Evaluation of CMIP5 coupled atmosphere–ocean general circulation models and projection of the Southeast Asian winter monsoon in the 21st century

Authors

  • Jing Huey Siew,

    1. Research Centre for Tropical Climate Change System, Faculty of Science Technology, Universiti Kebangsaan Malaysia, Bangi, Malaysia
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  • Fredolin T. Tangang,

    Corresponding author
    1. Research Centre for Tropical Climate Change System, Faculty of Science Technology, Universiti Kebangsaan Malaysia, Bangi, Malaysia
    • Correspondence to: F. Tangang, Research Centre for Tropical Climate Change System (IKLIM), Faculty of Science and Technology, Universiti Kebangsaan Malaysia, 43600 Bangi, Selangor, Malaysia. E-mail:tangang@ukm.my

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  • Liew Juneng

    1. Research Centre for Tropical Climate Change System, Faculty of Science Technology, Universiti Kebangsaan Malaysia, Bangi, Malaysia
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ABSTRACT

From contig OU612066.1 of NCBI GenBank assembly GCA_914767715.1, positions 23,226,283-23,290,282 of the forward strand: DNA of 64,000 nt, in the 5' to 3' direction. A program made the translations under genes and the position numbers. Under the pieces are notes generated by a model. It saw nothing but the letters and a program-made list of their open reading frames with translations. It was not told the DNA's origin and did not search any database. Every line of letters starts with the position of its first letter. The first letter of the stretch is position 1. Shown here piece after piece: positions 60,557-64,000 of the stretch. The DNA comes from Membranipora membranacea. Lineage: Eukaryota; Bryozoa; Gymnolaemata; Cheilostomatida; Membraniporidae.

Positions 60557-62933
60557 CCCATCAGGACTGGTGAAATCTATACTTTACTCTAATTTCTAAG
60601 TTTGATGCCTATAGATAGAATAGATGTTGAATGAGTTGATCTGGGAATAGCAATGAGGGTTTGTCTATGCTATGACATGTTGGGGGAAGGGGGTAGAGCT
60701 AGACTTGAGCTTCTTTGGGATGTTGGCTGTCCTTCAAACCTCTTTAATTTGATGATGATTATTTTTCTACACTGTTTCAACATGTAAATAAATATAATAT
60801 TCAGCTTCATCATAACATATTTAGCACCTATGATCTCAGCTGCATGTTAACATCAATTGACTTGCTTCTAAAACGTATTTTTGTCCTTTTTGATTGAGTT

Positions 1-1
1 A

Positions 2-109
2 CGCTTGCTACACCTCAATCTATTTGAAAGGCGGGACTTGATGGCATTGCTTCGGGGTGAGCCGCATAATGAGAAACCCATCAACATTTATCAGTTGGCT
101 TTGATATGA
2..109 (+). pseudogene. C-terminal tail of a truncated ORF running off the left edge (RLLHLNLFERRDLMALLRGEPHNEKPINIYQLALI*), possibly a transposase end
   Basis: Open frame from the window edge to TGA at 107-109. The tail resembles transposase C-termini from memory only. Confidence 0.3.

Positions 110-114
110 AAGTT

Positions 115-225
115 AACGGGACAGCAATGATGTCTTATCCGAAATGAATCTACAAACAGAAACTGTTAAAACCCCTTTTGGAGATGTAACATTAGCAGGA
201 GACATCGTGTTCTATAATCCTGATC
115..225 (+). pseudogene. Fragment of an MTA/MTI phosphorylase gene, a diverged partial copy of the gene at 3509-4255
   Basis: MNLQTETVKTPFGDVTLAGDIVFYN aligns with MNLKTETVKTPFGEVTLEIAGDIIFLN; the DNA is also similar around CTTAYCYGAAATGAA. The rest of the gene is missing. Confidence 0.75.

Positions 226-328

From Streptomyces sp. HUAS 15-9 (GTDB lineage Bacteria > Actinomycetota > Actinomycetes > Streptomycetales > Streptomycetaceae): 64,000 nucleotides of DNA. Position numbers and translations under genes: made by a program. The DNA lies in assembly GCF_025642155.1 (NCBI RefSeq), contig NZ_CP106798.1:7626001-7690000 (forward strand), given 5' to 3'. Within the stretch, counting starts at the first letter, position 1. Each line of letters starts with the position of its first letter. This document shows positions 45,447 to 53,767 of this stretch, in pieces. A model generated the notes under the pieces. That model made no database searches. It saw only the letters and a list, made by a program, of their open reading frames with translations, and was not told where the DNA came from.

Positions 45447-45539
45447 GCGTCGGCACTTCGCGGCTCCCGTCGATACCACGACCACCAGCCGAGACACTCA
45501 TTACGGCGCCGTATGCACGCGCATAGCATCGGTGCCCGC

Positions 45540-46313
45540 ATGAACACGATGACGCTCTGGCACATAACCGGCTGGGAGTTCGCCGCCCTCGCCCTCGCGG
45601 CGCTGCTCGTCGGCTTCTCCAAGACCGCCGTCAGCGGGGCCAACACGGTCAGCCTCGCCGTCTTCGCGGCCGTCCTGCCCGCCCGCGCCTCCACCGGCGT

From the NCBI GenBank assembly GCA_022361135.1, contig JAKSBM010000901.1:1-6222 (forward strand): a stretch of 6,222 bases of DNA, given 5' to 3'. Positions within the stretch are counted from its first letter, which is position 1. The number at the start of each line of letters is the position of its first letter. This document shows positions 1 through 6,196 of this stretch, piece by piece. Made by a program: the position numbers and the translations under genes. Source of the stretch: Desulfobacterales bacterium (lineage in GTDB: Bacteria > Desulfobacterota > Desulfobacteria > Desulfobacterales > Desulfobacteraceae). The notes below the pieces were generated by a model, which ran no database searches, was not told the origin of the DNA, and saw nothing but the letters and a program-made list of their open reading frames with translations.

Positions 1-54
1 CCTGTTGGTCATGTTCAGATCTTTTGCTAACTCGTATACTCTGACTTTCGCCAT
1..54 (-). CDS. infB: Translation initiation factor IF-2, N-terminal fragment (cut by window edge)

The Southeast Asian (SEA) winter monsoon (December–February) precipitation simulation and the potential future climate changes may bring about under different representative concentration pathways (RCPs) were evaluated using ten coupled atmosphere–ocean general circulation models (AOGCMs) in the fifth phase of the Coupled Model Intercomparison Project (CMIP5). Although all the models simulated the broad features of winter monsoon precipitation spatial patterns, the spread of the bias magnitudes was very large across the AOGCMs. All the models simulated the relationship between the regional rainfall and circulation associated with El Niño-Southern Oscillation (ENSO). However, the strength of the association tended to be weaker in the simulations, ensuing a generally weaker winter monsoon rainfall interannual variability. Three AOGCMs, namely CNRM-CM5, NorESM1-M and IPSL-CM5A-MR, that simulated the most realistic present-day climate, were used for examination of future climate projection based on the RCP 2.5, RCP 4.5 and RCP 8.5 scenarios. The projections showed a gradual increment of SEA winter monsoon rainfall under all the scenarios with the highest changes in the RCP 8.5 scenario. The increment was manifested as a zonal band of positive anomalies located at ∼10°N and ∼5°S, indicating northward and southward expansion of the intertropical convergence belt. Between these bands of increasing rainfall, the equatorial South China Sea (SCS) area was projected to be slightly drier. The projected increase of rainfall appeared to be associated with the prevailing of cyclonic anomalies over the centre SCS, which promote enhance moisture convergence over this region in the warmer climate.

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